Timo Glock has admitted that he would now think twice about getting in a rally car in the wake of friend Robert Kubica's accident last weekend.
The Virgin Racing driver regularly spends time with Kubica on grands prix weekend - with the pair joining other drivers in evening poker games.
And after expressing his sadness about the injuries Kubica suffered in his crash on the Ronde di Andorra, Glock has said that the incident will make him more cautious about what he gets up to outside of racing cars.
"It's difficult to stop racing drivers from jumping in other cars because driving is fascinating," said Glock. "If you have the chance to sit one time in a car, you want to have it. I can understand why he did it, it's good fun and it's good to drive other cars and keep your skills alive over the winter.
"But if I would now have a chance to drive a rally I would think about it twice. To stay fit I have to do a two-hour bike tour, and if there's someone on the street who runs you over you are in the same situation. This is part of our job. Sometimes you are just unlucky in a situation."
Glock's team-mate Jerome D'Ambrosio, who has known Kubica since his karting days, reckoned that doing rallying was what made Kubica the man he was.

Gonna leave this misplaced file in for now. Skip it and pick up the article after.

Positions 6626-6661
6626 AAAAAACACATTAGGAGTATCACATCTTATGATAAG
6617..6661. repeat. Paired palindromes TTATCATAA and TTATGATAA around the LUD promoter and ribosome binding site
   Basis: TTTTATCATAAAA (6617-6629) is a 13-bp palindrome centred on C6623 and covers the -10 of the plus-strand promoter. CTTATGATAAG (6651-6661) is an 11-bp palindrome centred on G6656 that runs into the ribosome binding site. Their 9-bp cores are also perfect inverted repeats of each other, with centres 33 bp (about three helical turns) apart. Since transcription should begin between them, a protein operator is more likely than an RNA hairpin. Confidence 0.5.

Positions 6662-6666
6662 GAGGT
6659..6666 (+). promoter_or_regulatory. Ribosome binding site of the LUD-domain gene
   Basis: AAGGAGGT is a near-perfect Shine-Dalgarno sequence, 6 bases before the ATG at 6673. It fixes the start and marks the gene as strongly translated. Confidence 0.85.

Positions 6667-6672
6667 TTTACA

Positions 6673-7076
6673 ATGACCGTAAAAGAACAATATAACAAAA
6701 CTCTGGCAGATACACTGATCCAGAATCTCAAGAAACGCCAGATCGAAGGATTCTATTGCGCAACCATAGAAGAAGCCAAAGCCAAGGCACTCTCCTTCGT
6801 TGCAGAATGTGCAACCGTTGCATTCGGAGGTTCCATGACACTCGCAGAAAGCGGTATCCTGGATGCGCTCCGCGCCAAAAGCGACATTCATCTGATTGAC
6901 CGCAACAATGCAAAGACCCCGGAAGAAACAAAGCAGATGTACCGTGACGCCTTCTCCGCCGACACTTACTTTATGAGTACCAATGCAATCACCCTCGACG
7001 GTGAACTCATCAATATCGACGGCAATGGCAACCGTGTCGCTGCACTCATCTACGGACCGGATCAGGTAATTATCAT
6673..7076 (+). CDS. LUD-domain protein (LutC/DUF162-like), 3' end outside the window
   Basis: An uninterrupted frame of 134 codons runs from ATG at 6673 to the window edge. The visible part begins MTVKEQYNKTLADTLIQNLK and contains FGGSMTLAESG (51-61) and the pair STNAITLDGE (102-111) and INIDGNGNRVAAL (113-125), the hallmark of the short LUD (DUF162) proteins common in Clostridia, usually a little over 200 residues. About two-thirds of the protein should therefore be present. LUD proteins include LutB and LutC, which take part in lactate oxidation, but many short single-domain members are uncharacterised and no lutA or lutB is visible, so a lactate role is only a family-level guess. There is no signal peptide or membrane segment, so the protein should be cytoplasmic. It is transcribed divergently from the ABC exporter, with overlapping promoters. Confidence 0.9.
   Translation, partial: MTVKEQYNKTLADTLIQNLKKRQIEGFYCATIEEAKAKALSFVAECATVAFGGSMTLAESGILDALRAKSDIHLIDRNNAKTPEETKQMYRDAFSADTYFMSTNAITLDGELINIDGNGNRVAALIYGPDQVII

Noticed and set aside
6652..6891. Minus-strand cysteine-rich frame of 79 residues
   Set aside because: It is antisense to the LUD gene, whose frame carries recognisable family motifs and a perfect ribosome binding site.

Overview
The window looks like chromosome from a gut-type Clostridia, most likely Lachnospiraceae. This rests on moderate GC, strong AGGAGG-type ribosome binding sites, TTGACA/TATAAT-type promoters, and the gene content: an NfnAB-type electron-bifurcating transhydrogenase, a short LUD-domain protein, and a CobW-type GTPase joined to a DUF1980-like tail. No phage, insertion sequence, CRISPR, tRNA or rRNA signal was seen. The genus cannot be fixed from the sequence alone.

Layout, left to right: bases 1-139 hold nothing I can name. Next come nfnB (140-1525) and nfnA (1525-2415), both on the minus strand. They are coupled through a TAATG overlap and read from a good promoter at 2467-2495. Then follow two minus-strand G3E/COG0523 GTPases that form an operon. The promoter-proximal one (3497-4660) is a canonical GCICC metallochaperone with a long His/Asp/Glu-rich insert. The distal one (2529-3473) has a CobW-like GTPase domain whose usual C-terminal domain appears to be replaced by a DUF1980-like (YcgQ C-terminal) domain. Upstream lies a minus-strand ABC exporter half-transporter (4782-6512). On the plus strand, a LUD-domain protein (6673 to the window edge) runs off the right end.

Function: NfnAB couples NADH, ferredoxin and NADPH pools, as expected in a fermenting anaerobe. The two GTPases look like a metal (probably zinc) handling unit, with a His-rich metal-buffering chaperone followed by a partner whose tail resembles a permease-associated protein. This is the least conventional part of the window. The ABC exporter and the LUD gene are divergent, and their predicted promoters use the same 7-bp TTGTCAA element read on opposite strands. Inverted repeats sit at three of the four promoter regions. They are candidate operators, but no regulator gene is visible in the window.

"I've known Robert for more than half of our lives, since I was 11, and I'm 25 now," he said. "Robert lives for the racing. You can see it in the paddock he's one of the natural guys and he doesn't care much about all the other things F1 can bring.
"He just wants to get behind the wheel. If he's not in an F1 car he wants to be behind the wheel of a rally car, if not a rally car then a go-kart - he lives for all that.
"I just really hope for him that everything is going to be okay and he's going to be back soon. It's horrible to hear that.
"You know motor racing is dangerous and if you don't accept that then you're no longer a racing driver. [Felipe] Massa had his accident that reminded us all that it can be dangerous, but I've always been conscious of that and accepted that. It's not like I just realised it's dangerous."